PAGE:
4-Way Fight for a Mansion Near Red Square

MTCossack guards watching a gate leading to a disputed mansion near Red Square. They refused to let a photographer through to take a picture of the building.
Property disputes can be complicated affairs. But an ongoing fight over a plum piece of property adjacent to Red Square is a doozie, even for Moscow.

At the heart of the disagreement is a historic mansion located on Nikolskaya Ulitsa that the Russian Orthodox Church says belonged to them before being nationalized by Soviet authorities soon after the 1917 Revolution.

The building, however, is currently occupied by the Russian State University for the Humanities and several organizations. After the church used guards to try to forcefully evict the tenants from the premises in April, suddenly City Hall and the federal government decided that they could use the property as well.

That has left the university's students in limbo -- and they are holding noisy rallies a stone's throw from the Kremlin in support of their school.

Anyone who has tried to buy or lease property knows about the bureaucratic headache that awaits in a city that still seems to be adapting to the concept of private property 17 years after the Soviet collapse. Throw in a few peculiarities, such as a Revolutionary-era claim, and the problem looks more like a nightmare.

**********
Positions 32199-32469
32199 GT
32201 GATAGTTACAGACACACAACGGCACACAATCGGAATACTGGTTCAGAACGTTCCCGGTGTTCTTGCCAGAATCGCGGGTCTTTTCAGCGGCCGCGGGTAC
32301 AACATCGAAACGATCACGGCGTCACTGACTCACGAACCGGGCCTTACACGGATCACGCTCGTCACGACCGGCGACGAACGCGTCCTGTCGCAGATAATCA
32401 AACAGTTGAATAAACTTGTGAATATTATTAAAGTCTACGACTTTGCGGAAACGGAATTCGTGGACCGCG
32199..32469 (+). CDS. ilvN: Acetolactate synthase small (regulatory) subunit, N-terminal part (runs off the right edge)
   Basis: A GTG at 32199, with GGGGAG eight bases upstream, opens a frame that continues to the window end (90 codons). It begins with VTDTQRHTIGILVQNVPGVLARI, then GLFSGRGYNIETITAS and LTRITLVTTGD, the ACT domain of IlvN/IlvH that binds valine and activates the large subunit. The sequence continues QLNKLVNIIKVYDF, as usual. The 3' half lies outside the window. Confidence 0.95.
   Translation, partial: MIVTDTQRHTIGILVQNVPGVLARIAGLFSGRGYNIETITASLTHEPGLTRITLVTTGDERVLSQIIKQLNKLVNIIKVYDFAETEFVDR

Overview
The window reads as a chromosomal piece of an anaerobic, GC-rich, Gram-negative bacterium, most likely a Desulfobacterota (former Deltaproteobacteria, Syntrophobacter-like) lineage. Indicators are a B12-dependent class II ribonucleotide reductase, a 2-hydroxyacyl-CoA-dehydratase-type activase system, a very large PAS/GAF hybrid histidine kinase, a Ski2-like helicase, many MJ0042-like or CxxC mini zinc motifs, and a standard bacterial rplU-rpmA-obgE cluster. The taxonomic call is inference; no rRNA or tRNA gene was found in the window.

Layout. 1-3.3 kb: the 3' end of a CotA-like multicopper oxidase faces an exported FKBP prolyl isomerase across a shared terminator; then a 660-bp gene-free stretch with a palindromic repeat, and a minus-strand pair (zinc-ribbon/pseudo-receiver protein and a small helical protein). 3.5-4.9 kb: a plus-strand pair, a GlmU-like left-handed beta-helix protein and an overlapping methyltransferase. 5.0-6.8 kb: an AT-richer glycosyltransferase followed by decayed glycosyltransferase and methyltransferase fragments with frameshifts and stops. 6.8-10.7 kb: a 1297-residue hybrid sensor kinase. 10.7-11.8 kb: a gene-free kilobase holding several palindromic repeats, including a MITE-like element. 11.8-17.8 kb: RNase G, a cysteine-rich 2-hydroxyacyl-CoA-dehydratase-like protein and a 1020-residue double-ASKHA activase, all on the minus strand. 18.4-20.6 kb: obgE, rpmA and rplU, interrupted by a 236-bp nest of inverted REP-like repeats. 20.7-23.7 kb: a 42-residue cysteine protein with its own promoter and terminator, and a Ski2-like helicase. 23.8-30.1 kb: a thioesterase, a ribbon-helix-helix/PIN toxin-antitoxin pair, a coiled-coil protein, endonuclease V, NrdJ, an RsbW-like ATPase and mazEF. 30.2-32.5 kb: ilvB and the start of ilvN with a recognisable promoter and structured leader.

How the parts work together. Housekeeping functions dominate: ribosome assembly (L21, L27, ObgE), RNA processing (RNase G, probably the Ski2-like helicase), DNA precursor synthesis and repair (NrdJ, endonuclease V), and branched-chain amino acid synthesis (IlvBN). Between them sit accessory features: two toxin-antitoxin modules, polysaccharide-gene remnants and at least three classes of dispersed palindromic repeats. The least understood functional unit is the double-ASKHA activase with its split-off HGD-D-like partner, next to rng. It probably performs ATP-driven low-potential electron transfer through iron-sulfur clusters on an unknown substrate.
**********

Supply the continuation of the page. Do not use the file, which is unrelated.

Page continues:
"This building, like any other property that belonged to the church before the Revolution, must be returned to the church," said Alexander Volkov, a spokesman for the Moscow patriarchate.

Officials from both the university and Zaikonospassky Monastery, which is claiming the mansion on behalf the church, are accusing each other of being concerned primarily with profit rather than the property itself.

"We fear that the premises might not only be used not for piety," said university spokesman Alexander Gushchin. "This is an expensive area, 100 meters from the Kremlin."

Gennady Samoilov, an elder of the Zaikonospassky Monastery, called the university's interest in the building "purely commercial."